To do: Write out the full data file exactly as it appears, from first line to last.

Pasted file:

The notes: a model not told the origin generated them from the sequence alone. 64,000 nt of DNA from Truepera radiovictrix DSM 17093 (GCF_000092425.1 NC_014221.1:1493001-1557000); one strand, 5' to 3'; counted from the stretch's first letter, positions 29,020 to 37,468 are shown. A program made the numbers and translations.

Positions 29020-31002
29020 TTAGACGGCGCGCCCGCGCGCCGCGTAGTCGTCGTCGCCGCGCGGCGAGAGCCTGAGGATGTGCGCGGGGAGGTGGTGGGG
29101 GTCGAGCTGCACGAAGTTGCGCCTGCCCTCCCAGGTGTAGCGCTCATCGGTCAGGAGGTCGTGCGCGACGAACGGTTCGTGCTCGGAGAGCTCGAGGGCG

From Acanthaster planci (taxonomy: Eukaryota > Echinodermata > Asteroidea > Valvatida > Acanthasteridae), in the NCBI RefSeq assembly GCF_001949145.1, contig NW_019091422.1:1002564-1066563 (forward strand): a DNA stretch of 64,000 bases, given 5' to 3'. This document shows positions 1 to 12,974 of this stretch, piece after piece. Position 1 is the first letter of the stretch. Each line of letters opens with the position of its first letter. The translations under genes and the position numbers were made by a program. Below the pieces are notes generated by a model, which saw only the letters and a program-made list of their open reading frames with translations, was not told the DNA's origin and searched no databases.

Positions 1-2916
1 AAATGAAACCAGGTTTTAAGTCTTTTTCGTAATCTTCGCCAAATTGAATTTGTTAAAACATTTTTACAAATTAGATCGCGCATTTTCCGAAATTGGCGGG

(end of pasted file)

The notes: a model not told the origin generated them from the sequence alone. 64,000 nt of DNA from Truepera radiovictrix DSM 17093 (GCF_000092425.1 NC_014221.1:1493001-1557000); one strand, 5' to 3'; counted from the stretch's first letter, positions 29,020 to 37,468 are shown. A program made the numbers and translations.

Positions 29020-31002
29020 TTAGACGGCGCGCCCGCGCGCCGCGTAGTCGTCGTCGCCGCGCGGCGAGAGCCTGAGGATGTGCGCGGGGAGGTGGTGGGG
29101 GTCGAGCTGCACGAAGTTGCGCCTGCCCTCCCAGGTGTAGCGCTCATCGGTCAGGAGGTCGTGCGCGACGAACGGTTCGTGCTCGGAGAGCTCGAGGGCG

From Acanthaster planci (taxonomy: Eukaryota > Echinodermata > Asteroidea > Valvatida > Acanthasteridae), in the NCBI RefSeq assembly GCF_001949145.1, contig NW_019091422.1:1002564-1066563 (forward strand): a DNA stretch of 64,000 bases, given 5' to 3'. This document shows positions 1 to 12,974 of this stretch, piece after piece. Position 1 is the first letter of the stretch. Each line of letters opens with the position of its first letter. The translations under genes and the position numbers were made by a program. Below the pieces are notes generated by a model, which saw only the letters and a program-made list of their open reading frames with translations, was not told the DNA's origin and searched no databases.

Positions 1-2916
1 AAATGAAACCAGGTTTTAAGTCTTTTTCGTAATCTTCGCCAAATTGAATTTGTTAAAACATTTTTACAAATTAGATCGCGCATTTTCCGAAATTGGCGGG